Gustaf Ö Hjalmars is a freelance digital illustrator and occasional animator based in Sweden and specializing in retro portrayals of modern, human experiences.
How did you get into your line of work?
In retrospect, it's easy to sort of backtrack because I've always loved drawing, as far back as I can remember. And I also remember that I was very conscious about the quality of my drawings, even when I was really small. There was a girl in kindergarten, and I remember that she had drawn, like, a boat on a stormy sea with clouds with lightning and I was like, Wow, how did you do that? That's the most beautiful drawing I've ever seen. I can't have been more than five years old at that moment. So I guess it's always been sort of really a core interest to me, even though it took a while to realize that one could actually draw for a living.
In terms of animation, I did an editorial piece for one of the main newspapers in Sweden, and they were like, This is exclusively for our website, and it would be so nice if it could have some movement to it. Are you into animation at all? And I was like, No, but I could try and see what comes out of it. So that’s how I got started, with a very simple GIF loop.
What differentiates your personal work from your professional work? How do you balance your personal and professional lives?
This is one of my main challenges—to find the time to do personal projects—because I tend to have a bit too much on my plate to find the time to do that. And that's not something that I personally suffer from because I love getting a client brief. I love the framework that a commission entails, that you have these parameters that you have to keep in mind when creating. That's one of the things I enjoy most about this line of work: you get someone who has a rough idea of what they want, and then you get to make your own interpretation of that. I love that.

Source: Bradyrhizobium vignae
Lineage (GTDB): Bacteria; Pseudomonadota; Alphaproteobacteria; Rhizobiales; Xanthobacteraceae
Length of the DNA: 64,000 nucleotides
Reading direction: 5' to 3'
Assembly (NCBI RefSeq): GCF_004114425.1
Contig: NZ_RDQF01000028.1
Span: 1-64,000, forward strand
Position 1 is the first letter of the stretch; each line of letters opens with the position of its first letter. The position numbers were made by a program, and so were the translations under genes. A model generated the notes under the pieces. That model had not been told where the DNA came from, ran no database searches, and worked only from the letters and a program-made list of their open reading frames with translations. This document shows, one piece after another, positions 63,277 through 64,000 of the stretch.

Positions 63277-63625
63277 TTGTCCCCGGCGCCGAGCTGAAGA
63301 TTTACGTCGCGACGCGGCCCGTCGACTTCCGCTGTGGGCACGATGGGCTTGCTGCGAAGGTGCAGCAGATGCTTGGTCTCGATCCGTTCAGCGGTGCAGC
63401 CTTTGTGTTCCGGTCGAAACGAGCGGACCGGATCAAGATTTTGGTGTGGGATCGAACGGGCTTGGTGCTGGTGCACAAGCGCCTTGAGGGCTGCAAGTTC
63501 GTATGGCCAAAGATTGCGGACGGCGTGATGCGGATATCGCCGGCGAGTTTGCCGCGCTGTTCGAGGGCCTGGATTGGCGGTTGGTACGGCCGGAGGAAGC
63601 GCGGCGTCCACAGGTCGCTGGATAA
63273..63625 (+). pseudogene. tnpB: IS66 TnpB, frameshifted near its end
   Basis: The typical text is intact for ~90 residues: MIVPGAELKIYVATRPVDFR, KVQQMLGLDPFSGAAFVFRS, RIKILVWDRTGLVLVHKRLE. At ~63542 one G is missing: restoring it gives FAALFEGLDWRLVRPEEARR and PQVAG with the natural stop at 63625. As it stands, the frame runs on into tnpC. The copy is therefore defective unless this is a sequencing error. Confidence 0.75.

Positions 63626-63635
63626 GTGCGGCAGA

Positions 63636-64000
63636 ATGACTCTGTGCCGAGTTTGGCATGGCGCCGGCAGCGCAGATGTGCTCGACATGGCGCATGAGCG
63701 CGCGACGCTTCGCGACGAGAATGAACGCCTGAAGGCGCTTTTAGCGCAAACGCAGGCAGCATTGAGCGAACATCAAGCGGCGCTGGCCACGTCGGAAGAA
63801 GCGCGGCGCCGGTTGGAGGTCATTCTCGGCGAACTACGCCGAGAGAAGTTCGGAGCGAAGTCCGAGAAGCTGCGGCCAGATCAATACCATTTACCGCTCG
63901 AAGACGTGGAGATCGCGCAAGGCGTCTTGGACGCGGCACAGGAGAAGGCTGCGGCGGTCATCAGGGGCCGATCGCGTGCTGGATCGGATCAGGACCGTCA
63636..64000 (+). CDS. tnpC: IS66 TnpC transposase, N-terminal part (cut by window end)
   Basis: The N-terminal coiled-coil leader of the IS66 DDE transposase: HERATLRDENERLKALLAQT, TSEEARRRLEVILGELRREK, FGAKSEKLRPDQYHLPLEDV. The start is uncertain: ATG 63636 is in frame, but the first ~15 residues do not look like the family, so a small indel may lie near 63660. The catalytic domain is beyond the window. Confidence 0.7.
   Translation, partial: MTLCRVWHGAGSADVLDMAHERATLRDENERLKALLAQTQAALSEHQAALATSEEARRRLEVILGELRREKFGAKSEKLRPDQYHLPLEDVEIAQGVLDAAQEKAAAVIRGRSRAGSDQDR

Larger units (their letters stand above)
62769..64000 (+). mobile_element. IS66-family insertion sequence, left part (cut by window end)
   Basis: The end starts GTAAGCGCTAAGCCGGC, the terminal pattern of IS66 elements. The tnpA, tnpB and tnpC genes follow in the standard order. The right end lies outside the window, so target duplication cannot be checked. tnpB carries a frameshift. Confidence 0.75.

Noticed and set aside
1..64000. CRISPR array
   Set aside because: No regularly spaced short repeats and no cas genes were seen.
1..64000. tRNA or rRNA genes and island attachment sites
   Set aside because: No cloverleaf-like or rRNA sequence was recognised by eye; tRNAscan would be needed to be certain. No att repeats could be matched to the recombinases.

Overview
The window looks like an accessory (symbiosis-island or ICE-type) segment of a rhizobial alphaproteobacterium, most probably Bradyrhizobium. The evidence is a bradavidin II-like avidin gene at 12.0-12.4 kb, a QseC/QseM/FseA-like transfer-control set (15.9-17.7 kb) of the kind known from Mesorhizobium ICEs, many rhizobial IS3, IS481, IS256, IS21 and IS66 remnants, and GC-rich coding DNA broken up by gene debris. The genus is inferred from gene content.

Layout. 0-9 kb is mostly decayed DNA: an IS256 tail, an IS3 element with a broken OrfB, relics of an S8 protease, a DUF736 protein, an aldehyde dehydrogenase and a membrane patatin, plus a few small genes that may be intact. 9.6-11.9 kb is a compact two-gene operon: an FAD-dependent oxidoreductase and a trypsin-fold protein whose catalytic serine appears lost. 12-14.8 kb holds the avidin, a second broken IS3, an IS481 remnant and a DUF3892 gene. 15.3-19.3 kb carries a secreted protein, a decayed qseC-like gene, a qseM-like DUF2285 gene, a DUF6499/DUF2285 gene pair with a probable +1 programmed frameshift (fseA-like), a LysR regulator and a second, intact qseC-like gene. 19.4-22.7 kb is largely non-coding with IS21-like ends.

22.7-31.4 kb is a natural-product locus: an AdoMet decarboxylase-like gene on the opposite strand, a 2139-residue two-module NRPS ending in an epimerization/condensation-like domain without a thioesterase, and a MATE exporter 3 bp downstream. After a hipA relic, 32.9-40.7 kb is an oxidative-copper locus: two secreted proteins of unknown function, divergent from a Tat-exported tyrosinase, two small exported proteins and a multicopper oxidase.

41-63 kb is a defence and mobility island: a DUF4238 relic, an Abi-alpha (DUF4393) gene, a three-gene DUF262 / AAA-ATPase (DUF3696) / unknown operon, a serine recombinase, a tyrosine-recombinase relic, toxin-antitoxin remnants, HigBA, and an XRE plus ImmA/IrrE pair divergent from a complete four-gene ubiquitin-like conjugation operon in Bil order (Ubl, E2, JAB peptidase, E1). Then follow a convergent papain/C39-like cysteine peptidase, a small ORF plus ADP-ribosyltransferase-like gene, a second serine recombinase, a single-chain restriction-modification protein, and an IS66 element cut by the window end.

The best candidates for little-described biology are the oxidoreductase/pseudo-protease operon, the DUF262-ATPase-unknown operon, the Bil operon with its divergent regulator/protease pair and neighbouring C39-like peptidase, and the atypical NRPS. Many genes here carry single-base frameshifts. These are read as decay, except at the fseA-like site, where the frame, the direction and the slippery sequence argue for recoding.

For personal projects, I think I'd have to sort of maybe write a brief for myself, and email myself—Hi Gustaf, I have a very interesting project that I'd like you to be part of—and then come up with something that I would really like to do and write down a brief for myself.
I see a lot of humanity in your art—frontline workers, educators, scientists, women, environmental and social movements. Would you say those themes are coincidental based on your clientele or topics you would naturally gravitate toward?
I feel that those subjects are particularly interesting and important, and have generated more commissions, so I guess it's a little bit of both. But I like that my portfolio shows, like you said, a humanitarian sort of approach to it. People always make any image more interesting. I was really into photography when I was a teenager, and always when I shot stuff that I thought was really great—still lifes or street scenes without people—my mother was like, Yeah, that's nice, but when I would add a person in, she was like, This is much more interesting. So I guess she had a point—people are what resonates with me.
From your website, it looks like you’ve worked with a wide range of local and international clients. What has your experience as a freelancer been, and how has it changed during the pandemic?
It was just sort of a fact of life that if you want to do illustration you have to be freelance. At first I was really worried about how it would work out, but now I feel like I wouldn't know what to do in a corporate workplace. I've gotten very spoiled by setting my own hours and having my studio very close to home, so now I couldn’t actually imagine working in any other kind of way.
I'm really blessed to say that my life hasn't been that affected really [by the pandemic]. I've always been a freelancer, so I've always had my studio space, and my family and I live in a suburb of Stockholm where the social life is mostly, like, you meet other parents hanging around on the playground, so that's something that we still could do during the pandemic.
How can your followers/fans best support your work?
They can follow me on Instagram—that's the platform where I'm mostly at, even though my posting might be a bit sporadic at times. I feel it's a very nice way to interact with both other artists and people that appreciate your work. It's always nice to see what other people think is the best piece. I love that even if I myself might not be super satisfied with something, maybe there are qualities to it that I'm a bit blind to because it's my own work.
Find Gustaf on Dribbble, Instagram, Behance, and his website.